He knew what the Colonel would expect him to do, wondered if he mightn't, at that. If Fulbeck...

But there, it was like exam jitters. No point dwelling on it before it was time. He would think more clearly if he simply plunged straight in. It was the waiting which he couldn't bear.

After a long time - past midnight, getting on for one - he heard the Colonel's friends take their leave, and then the heavy sounds of the old man preparing for bed. He gave it another hour, putting out the light in his own room and sitting, quiet, in the glow of the fire.

Then, in his tweeds, with his shoes in his hand, he forced the lock of his bedroom door with his penknife, and crept down the stairs. Going out, he left the street door on the latch behind him - in his pocket, he had the latchkey  he had neglected to return when he came back from the funeral, and the revolver he had taken from the drawer of the Colonel's desk.

And hadn't everyone said he had no pluck?

The streets were quiet. The city showed a different face at night, one closed, less friendly. Or perhaps that was the face it always had, beneath the mask it wore when daylight warmed it. Morland remembered that, as a child, he had always feared the dark, had needed a nightlight burning until he had been far too old for such things. He was far beyond the respectable streets now, among the narrow, squalid terraces where the factory workers lived. The shadows were menacing, unknown.

He could always turn about, return home.

After some time, the houses petered away in to the countryside. Empty fields stretching black to each side of him and night birds screeching like souls in torment. Pitch dark, and the road was rutted, turning his ankles, making him stumble.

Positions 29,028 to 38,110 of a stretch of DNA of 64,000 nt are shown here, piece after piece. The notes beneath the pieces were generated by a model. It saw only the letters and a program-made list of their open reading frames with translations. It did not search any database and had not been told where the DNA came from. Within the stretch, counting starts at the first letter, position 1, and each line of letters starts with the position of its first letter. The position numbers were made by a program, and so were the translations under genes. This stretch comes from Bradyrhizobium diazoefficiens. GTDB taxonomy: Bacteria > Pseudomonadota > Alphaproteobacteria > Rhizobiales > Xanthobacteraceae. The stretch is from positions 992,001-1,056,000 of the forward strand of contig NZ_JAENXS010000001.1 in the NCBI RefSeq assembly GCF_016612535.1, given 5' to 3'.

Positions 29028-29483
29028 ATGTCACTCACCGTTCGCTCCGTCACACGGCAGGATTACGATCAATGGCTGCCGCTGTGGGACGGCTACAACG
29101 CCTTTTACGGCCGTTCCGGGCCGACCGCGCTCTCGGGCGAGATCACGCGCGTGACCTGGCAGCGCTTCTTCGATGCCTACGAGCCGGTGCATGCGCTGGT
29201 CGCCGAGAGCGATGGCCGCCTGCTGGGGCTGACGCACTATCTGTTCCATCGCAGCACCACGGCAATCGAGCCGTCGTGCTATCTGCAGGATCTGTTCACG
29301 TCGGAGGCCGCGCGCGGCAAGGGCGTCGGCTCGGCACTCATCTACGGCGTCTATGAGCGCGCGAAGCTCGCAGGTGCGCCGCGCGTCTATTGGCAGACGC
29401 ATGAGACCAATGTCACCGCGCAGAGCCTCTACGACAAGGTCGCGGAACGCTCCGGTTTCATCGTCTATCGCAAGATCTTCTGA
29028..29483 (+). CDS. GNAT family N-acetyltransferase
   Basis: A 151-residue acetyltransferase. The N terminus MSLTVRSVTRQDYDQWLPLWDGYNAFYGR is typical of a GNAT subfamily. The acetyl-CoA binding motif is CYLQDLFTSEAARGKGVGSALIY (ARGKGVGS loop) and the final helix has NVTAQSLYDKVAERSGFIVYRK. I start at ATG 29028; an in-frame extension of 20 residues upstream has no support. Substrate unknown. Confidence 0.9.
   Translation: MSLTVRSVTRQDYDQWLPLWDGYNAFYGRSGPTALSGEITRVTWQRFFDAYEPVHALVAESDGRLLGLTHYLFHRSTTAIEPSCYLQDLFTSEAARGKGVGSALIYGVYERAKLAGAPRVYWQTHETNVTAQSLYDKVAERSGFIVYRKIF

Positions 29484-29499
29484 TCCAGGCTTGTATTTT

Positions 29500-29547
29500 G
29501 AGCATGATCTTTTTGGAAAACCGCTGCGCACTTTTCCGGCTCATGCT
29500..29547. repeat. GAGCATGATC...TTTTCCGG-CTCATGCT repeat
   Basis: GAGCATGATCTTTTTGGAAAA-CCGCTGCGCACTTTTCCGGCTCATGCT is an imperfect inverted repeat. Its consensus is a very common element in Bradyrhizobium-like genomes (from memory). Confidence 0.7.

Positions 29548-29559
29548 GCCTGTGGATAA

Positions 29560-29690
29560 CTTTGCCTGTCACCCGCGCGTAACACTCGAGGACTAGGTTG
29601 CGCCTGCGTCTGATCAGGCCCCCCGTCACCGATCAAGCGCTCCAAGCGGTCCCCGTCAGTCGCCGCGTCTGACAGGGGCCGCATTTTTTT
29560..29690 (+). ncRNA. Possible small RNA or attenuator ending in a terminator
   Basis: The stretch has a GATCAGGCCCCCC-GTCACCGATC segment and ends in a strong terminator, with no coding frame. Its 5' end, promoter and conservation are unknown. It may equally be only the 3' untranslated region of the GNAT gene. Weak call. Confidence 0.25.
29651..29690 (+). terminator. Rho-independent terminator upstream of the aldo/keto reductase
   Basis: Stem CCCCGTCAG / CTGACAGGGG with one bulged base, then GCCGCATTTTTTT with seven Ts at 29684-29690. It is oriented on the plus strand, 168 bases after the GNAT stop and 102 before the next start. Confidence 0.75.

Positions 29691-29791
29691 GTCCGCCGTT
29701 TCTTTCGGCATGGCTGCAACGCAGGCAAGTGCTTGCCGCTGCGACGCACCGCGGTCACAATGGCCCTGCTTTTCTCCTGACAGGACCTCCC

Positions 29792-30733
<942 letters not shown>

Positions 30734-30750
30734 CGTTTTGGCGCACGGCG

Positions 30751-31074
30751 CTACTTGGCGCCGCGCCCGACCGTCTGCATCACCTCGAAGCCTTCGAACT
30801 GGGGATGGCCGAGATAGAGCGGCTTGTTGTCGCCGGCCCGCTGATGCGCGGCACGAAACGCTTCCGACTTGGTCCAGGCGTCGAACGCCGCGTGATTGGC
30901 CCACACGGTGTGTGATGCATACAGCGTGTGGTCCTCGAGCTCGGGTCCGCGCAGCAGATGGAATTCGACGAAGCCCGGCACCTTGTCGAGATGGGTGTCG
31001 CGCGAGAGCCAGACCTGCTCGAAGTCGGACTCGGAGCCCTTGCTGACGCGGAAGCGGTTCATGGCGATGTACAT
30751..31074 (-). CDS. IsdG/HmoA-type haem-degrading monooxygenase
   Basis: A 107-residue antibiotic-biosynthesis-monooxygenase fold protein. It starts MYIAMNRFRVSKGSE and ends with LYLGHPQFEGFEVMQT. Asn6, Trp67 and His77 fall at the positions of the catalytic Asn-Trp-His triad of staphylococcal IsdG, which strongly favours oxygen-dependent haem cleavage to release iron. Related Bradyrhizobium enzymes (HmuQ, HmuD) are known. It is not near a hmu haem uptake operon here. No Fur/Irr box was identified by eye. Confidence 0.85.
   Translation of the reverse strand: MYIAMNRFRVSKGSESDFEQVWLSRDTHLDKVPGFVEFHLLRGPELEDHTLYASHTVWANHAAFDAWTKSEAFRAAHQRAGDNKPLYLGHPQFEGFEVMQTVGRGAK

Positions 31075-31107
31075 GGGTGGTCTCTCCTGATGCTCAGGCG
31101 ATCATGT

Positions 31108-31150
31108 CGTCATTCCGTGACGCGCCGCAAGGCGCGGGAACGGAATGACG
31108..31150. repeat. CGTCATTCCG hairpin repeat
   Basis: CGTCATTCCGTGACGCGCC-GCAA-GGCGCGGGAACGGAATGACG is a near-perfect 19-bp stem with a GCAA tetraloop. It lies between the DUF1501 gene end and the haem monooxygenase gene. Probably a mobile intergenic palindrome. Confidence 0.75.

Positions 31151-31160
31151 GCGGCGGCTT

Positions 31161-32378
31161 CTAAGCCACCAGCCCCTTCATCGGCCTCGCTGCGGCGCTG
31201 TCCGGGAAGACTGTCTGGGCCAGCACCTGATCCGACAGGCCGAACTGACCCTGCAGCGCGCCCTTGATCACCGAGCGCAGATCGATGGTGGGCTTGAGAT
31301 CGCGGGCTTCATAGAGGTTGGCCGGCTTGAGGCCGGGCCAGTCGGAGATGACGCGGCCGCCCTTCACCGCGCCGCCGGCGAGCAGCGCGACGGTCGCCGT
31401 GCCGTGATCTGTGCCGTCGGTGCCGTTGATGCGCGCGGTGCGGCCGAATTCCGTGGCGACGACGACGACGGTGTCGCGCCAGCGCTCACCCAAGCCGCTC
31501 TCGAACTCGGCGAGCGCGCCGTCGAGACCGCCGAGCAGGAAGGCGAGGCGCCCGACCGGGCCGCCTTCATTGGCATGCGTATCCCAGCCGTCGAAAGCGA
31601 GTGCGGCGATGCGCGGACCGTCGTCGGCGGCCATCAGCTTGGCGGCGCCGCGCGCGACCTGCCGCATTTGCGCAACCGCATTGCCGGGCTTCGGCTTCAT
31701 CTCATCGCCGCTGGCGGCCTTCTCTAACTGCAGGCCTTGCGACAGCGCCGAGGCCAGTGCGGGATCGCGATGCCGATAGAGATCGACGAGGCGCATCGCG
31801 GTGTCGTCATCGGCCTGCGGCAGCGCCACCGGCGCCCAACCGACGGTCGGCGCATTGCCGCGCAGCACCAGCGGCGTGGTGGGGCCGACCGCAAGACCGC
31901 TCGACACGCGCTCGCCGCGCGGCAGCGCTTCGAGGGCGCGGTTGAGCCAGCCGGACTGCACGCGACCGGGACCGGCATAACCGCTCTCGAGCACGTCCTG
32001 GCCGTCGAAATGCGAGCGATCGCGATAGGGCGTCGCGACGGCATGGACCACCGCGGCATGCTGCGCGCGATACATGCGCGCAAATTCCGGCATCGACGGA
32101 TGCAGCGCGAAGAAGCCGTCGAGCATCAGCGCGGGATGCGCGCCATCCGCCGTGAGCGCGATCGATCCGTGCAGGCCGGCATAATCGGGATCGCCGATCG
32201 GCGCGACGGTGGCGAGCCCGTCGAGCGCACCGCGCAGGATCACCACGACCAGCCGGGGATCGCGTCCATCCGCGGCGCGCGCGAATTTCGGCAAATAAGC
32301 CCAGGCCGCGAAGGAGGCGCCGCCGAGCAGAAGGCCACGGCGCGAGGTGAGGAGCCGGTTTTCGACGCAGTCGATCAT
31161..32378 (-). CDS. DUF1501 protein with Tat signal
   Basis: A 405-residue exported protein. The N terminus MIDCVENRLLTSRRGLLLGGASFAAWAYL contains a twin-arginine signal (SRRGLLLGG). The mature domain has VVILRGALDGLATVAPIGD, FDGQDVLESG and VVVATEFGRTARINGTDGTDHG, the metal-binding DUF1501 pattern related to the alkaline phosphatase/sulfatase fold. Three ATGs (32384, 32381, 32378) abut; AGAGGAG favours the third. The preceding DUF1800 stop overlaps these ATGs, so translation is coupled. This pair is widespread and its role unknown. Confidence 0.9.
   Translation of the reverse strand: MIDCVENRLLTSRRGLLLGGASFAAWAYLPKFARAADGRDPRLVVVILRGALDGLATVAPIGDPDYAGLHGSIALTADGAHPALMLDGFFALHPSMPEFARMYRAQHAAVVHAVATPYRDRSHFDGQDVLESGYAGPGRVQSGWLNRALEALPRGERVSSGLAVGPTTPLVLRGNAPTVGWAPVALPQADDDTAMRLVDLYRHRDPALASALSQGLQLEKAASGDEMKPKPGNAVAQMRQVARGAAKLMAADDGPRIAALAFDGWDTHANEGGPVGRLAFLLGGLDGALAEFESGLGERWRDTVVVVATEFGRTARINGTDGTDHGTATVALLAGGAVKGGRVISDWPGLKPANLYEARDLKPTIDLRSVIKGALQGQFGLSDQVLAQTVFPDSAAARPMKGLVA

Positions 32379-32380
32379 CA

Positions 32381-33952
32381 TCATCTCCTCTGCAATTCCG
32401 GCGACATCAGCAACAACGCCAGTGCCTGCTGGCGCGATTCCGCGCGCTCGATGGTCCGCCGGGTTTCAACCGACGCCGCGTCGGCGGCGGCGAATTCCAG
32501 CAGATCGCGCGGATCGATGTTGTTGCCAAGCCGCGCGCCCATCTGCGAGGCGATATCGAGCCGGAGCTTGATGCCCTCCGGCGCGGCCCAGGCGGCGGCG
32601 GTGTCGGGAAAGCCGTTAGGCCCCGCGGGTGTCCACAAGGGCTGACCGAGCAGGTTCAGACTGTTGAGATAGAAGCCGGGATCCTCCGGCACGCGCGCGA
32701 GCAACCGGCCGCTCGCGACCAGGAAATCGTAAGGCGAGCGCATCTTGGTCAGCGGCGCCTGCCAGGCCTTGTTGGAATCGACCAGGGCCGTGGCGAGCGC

All the same, he knew the way.

He pressed on, across the countryside, under the black sky. The night was colder than he had expected, and he was shaking by the time he passed the sleeping hamlet that strayed loosely around Fulbeck's house.

It was late. Once or twice, he had pulled out his watch, hoping to see the time, but the moon's light was clouded and deceitful. Behind its gates, the house was dark.

It had not occurred to him that that Fulbeck might be asleep. Standing, rubbing his arms, he wanted to weep, the energy which had carried him this far falling away to a deep, exhausted hopelessness.

He had had planned nothing beyond this point, had thought somehow that he would arrive and the house would be full of welcome and golden light, thought that he would fall in to Fulbeck's arms and all the misunderstandings between them would vanish in cool, sharp kisses.

The gun weighed down his every step, like a the lurch of being caught out in a lie. If he had believed that, why did he carry it? It was not something stolen lightly - Morland knew what would happen when the Colonel missed it. His stomach shifted, hunger and nausea playing against one another. There was too much confusion. He would rouse Fulbeck if need be, would wake him and demand... what?

Yet he slipped through the gate like a thief and, rather than hammering on the door, Morland shrugged his shoulders and sidled around the walls of the old house, peering though windows, trying to catch a glimmer of light. There was nothing, until he had circled most of the house, until he found the small back door and the oil lamp left burning on the window ledge. Leaning against the wall beneath the window was a roadster bicycle.

Without stopping to consider what he did, Morland tried the door.

It was unlocked.


Letting himself in to Julian's house? I can think of some other young people who did just that, over 90 years later. But will this younger Julian be as forgiving?

Want to know what happens next? Read the next update here.